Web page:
1. Induction of any new P3 resources into the organisation’s project portfolio management frameworks, guidelines and practices to ensure a consistent direction, management and delivery approach is adopted by default. This thinking aligns with the Japanese concept of ShuHaRi, a model used to illustrate the path an apprentice takes to learn about something until that person becomes a master.
  2. A community of interest, practice or a masterclass is often established and offered as part of any effective PMO. This should be led by senior management to embed any improvements, held regularly and targeted towards particular topics of interests and aligned with P3M3 or other maturity development areas. The forum should be structured for effective time management and flexible enough to provide programme and project managers an opportunity to share experiences and insights as part of an integrated lessons learned and knowledge management process across the organisation.
  3. Seconding resources including those within business support offices from the broader organisation into the PMO to train, coach and provide practical experience. The greatest value will come from seconding experienced programme and project managers and PPM specialists into the PMO, where they adopt a champion-challenger role. The Management of Portfolios guidance states ‘adopting a champion-challenger model where [PPM frameworks, guidelines and] processes are open to challenge and improvement – but until successfully challenged, all agree to adhere [and promote the adoption of existing] processes. This helps to ensure that stakeholders are actively involved in the portfolio, programme and project practices rather than perceiving them as something that is done to them.This approach alleviates demand for PMO services and improves PPM maturity, competency and capabilities. Where this is achieved, PMOs should publish its successes and achievements to highlight and promote its value to the broader organisation and its customers.
  4. Formal training that is contextualised to the organisational environment should be used to quickly establish a common level of understanding and practice. Taking a holistic approach to professional development takes into consideration that people learn by doing, by observing, by listening, by reading, and by teaching others. People also learn through both informal and formal means. The main benefits of formal training is that:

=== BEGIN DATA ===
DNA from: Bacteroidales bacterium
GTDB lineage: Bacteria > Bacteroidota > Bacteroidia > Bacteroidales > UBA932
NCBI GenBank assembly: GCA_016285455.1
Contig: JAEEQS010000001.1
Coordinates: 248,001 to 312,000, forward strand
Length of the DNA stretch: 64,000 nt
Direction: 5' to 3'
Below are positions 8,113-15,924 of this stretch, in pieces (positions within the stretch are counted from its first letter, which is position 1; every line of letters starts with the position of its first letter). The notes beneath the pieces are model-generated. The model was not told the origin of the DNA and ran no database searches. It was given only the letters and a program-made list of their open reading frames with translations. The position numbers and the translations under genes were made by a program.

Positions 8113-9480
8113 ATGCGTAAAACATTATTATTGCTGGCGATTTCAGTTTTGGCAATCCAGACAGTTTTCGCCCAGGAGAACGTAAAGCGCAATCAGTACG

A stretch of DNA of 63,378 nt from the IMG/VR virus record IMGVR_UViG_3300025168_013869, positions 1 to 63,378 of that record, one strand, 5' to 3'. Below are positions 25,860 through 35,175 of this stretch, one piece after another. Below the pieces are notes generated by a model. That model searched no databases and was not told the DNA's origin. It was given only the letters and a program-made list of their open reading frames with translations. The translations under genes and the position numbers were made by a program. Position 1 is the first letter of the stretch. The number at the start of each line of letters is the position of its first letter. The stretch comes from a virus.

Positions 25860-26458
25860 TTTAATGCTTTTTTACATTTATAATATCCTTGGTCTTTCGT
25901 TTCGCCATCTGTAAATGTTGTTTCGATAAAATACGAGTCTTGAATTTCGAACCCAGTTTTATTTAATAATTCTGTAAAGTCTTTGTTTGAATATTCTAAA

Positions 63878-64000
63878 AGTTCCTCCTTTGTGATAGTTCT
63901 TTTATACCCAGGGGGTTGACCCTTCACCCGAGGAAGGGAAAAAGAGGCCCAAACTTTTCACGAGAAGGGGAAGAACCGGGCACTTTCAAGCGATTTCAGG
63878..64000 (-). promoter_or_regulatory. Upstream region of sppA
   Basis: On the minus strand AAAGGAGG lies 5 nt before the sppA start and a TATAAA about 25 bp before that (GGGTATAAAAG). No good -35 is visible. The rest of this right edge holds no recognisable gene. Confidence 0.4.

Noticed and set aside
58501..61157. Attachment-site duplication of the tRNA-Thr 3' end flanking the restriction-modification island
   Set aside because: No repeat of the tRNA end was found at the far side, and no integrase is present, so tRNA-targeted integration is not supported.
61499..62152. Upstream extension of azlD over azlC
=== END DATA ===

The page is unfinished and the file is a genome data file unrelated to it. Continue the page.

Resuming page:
5.  Large numbers of people have the opportunity to absorb the same information and/or processes at the same time.
    • If properly designed, the course content should be easily digestible and able to be applied consistently and appropriately with the context of the P3 environment.
    • Employees learning through formal training programs are generally on-boarded faster once they start their jobs.

In summary, efficient and effective achievement of strategic intent and the realisation of financial and quantifiable benefits depend on the capabilities and competencies of the people within the various portfolio, programme and project direction, management and delivery roles.

PPM capability and competency building, which is central to organisational performance, requires a systematic management approach to learning and development to be established and embedded within any PMO. It also requires identification and placement of the right people at the direction, management and delivery levels through effective demand management.

The value proposition, therefore, for any PMO is to develop a culture of continuous improvement where everyone agrees to adopt and promote existing project portfolio frameworks, guidelines and templates in place until successfully challenged and improved. As enablers of PPM capabilities, the objective for a PMO is to have centrally controlled portfolio, programme and project processes in place that can be tailored to suit the particular programme and project characteristics and to establish a baseline for capability and competency maturity improvements.

References

  • Office of Government Commerce Global Best Practice Management of Portfolios, 31 Jan 2011 (now Axelos)
  • Axelos Global Best Practice Portfolio, programme and project offices, 01 Oct 2013

The PMO principles are covered in depth in the APM Accredited PMO Practitioner 2-day Course.